Razorfish Chief Innovation Officer Colin Kinsella is being moved over to Digitas as part of Publicis Groupe digital hub VivaKi’s ongoing efforts to integrate the two interactive shops. Kinsella will serve as president of Digitas North America, a post that has been vacant since Laura Lang was named CEO of the unit last year. The shift comes exactly two weeks after Microsoft’s $530 million sale of Razorfish to Publicis Groupe closed. In addition to Kinsella’s shift, Tony Weisman, president of Digitas Chicago, will take on the role of Global Client Leader for the shop in addition to his current duties.
Kinsella is based in San Francisco and has been with Razorfish since 2004. He began his career at a traditional ad agency, Foote Cone & Belding and spent 14 years there. It’s not clear when his replacement as CIO will be selected.
The latest personnel moves comes a few days after Razorfish lost two top executives, Chief Strategy Officer Jeff Lanctot and Managing Director Jim Watson; both have opted to remain with Microsoft (NSDQ: MSFT). Razorfish is currently looking both inside and outside the agency to replace those roles, suggesting that despite the ad industry’s tough times, integrating with Digitas doesn’t necessarily mean that the shop’s staff will shrink significantly.
As the integration process of Razorfish and Digitas goes on, it will be interesting to see whether Razorfish’s fairly advanced buy-side demand platform Atom Systems will either meld or clash with VivaKi’s more inchoate “Nerve Center.” Apart from the technological issues, Publicis have to carefully manage the egos of those at both agencies. Still, Publicis has handled this balancing act pretty well in the past, beginning with its purchase of Digitas nearly three years ago. At that time, the executive shakeout resulting from the Digitas purchase was fairly minimal and low key. But the integration process in this case has one significant difference. In 2006, the online ad market was still roaring and even the general ad industry was in pre-recession mode.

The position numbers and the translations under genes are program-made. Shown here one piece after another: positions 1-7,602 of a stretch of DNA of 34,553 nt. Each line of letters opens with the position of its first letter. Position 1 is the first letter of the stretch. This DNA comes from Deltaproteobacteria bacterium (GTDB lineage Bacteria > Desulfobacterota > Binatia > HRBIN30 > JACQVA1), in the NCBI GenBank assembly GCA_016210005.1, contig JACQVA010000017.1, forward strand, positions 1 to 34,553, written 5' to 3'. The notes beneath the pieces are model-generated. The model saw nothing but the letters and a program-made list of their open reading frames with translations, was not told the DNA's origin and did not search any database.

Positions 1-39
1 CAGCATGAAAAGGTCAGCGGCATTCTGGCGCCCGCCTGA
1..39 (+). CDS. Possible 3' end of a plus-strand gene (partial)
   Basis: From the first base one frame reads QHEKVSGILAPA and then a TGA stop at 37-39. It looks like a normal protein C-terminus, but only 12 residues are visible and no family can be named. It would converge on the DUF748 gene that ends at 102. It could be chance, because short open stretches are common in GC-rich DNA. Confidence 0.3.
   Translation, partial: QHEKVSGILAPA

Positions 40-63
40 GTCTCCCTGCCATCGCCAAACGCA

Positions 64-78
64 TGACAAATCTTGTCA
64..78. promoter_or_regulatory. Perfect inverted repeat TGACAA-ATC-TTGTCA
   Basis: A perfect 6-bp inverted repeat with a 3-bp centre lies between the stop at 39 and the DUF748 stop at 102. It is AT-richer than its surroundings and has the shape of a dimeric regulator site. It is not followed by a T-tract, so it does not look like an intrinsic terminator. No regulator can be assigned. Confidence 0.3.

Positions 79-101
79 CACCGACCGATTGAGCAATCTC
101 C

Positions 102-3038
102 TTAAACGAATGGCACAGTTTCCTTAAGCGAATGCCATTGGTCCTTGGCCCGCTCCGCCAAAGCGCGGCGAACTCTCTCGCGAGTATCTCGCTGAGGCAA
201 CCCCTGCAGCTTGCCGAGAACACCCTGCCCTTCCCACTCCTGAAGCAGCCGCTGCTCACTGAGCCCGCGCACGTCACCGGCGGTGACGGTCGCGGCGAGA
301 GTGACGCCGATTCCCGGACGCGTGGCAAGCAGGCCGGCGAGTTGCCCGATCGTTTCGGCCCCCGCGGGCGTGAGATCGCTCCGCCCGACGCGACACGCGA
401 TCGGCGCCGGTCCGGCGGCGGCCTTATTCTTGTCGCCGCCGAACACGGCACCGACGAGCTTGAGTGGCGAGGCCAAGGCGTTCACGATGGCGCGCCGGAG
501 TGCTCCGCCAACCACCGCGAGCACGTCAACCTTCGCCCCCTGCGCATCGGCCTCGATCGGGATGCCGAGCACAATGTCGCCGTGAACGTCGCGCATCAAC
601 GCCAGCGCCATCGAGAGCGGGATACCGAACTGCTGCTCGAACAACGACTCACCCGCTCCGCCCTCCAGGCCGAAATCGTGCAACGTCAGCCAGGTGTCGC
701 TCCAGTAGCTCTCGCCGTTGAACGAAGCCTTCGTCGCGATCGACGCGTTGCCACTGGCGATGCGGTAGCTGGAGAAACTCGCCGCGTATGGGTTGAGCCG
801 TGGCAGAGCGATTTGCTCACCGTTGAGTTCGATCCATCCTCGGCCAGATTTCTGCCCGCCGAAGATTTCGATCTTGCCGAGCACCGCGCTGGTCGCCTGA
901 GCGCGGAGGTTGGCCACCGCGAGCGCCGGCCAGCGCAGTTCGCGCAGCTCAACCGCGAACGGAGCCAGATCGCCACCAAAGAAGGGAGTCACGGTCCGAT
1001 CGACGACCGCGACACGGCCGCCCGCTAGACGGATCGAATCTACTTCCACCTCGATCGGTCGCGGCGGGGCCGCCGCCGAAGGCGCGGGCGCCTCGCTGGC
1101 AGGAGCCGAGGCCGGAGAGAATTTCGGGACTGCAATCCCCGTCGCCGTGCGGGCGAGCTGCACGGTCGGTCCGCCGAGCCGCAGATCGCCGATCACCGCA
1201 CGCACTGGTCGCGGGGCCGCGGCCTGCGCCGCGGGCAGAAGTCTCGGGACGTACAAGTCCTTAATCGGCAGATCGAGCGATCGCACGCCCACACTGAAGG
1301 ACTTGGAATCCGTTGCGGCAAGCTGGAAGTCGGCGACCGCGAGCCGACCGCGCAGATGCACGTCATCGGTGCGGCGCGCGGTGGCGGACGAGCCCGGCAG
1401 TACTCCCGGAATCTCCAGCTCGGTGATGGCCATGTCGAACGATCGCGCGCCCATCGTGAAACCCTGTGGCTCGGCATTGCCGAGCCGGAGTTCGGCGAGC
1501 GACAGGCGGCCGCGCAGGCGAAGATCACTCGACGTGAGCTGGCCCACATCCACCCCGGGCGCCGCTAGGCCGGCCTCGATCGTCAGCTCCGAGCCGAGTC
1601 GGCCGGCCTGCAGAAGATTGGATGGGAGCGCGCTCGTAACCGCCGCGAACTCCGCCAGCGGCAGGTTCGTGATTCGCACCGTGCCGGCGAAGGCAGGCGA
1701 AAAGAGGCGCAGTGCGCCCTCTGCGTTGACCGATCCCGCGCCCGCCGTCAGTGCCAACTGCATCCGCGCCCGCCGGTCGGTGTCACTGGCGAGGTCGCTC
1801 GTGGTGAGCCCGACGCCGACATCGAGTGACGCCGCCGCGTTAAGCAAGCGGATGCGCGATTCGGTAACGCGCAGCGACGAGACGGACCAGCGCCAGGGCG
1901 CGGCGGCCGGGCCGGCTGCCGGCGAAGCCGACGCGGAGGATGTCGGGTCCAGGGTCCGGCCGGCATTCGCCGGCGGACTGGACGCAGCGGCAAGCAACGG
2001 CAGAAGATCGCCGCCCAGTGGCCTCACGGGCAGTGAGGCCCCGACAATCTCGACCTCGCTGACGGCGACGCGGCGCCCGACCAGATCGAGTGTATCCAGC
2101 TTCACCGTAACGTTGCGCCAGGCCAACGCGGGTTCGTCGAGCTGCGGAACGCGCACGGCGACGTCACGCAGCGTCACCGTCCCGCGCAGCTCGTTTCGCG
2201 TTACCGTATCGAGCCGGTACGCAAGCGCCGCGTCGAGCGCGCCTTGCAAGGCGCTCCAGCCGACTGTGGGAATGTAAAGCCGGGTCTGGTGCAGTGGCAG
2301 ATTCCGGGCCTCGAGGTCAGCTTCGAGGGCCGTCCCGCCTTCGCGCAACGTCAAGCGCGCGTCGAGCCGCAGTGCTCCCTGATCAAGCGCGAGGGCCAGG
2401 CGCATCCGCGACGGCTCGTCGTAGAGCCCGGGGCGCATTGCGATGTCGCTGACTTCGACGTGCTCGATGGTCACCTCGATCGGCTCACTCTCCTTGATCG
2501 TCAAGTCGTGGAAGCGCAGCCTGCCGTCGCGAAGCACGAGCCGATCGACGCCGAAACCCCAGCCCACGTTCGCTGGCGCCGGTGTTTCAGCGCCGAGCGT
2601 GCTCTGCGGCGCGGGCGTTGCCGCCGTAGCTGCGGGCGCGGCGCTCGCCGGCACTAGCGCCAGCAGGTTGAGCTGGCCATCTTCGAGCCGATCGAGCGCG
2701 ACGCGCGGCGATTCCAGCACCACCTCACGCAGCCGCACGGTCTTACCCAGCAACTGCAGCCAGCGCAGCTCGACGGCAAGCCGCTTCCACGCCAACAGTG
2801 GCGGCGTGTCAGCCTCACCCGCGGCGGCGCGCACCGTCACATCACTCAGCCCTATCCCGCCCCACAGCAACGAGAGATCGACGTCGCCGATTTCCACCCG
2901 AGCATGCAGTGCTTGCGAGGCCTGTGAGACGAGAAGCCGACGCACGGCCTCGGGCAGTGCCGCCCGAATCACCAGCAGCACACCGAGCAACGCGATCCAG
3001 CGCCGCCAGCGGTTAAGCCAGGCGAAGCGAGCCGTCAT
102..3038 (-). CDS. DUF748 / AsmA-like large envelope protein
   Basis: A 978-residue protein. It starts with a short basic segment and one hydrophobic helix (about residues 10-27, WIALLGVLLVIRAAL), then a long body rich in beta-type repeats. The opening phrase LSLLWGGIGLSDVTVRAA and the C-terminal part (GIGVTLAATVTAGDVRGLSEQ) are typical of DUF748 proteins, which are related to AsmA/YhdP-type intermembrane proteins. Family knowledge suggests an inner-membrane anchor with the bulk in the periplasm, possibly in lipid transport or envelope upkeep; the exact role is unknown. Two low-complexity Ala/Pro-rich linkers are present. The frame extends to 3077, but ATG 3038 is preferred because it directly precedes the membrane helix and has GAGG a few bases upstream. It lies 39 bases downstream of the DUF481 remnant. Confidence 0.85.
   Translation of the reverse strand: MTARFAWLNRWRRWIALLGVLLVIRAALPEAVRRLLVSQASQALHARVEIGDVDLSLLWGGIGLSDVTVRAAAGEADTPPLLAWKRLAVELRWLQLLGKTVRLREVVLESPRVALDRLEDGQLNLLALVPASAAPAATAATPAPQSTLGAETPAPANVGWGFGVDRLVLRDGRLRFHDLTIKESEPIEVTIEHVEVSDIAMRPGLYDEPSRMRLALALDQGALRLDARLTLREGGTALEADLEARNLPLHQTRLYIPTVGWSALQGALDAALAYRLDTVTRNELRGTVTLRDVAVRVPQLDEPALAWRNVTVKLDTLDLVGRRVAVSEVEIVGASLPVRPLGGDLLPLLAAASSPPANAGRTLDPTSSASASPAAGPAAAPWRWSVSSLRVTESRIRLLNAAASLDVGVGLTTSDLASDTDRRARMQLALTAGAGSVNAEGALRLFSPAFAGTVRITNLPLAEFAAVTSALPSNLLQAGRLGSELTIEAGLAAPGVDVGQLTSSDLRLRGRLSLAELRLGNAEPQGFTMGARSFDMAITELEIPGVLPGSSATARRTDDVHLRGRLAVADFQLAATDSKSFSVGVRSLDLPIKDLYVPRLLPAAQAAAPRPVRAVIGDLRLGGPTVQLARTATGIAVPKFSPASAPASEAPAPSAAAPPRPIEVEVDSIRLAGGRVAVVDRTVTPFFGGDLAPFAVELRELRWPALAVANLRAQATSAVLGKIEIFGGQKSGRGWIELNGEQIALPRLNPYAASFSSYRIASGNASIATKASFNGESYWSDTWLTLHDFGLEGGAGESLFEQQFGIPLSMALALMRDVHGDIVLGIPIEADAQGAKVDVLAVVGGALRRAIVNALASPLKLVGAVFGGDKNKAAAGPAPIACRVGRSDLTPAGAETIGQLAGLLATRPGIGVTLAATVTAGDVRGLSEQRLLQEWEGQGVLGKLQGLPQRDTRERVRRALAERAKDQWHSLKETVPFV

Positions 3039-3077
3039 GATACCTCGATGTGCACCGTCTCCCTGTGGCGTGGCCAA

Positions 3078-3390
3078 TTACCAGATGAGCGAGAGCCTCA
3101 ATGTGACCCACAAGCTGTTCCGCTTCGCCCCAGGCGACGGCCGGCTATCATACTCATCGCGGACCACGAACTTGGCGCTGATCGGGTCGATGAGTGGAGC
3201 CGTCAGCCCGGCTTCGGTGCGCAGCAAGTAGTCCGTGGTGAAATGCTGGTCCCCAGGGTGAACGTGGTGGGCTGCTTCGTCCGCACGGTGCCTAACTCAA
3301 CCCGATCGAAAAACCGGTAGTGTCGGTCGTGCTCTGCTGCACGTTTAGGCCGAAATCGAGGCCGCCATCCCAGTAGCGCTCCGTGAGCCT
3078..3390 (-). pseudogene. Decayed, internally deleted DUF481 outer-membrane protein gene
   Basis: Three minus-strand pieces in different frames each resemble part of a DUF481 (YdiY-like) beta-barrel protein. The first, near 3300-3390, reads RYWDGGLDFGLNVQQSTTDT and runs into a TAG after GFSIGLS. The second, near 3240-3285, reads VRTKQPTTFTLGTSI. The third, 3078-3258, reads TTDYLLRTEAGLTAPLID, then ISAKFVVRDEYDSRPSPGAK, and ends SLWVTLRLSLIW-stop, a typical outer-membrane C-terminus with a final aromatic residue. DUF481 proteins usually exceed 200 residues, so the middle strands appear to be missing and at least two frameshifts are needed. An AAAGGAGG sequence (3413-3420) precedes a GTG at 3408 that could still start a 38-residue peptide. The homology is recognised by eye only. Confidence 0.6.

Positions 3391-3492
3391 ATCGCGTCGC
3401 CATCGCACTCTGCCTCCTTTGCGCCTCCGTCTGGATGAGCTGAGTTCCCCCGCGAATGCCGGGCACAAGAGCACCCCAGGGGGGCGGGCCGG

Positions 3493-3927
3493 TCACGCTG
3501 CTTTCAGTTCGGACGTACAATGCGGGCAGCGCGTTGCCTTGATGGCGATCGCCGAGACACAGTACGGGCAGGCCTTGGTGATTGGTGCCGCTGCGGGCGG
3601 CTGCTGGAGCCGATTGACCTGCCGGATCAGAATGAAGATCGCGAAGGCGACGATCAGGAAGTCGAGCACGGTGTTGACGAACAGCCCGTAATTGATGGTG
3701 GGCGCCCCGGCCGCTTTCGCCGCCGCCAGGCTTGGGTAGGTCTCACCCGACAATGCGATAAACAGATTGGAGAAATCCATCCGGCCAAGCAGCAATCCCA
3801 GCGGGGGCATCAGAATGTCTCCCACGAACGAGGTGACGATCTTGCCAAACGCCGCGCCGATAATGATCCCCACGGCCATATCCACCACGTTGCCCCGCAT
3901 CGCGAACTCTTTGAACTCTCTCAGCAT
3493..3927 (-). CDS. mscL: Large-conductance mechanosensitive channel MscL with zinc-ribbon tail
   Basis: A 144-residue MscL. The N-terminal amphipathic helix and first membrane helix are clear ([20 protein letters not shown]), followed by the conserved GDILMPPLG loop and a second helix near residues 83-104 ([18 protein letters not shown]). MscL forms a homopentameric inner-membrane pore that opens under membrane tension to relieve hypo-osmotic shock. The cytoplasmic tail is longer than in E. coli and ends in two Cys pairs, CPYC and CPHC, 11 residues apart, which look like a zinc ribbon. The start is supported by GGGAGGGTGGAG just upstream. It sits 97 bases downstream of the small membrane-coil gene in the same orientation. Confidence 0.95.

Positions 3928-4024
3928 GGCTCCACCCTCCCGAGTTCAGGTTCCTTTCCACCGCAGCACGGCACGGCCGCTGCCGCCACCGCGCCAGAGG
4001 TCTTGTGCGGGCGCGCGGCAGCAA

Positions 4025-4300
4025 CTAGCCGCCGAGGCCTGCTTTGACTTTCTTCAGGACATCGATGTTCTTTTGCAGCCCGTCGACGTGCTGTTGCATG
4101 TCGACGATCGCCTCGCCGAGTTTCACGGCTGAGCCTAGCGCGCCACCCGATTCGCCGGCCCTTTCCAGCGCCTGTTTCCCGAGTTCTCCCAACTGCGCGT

So far, Publicis certainly sounds optimistic about the state of the business, especially for interactive ads. Yesterday, Publicis declared the downturn “over” in its Q3 earnings report. The Paris-based ad holding company also pointed out that online revenues were up 5.5 percent in the first nine months of the year.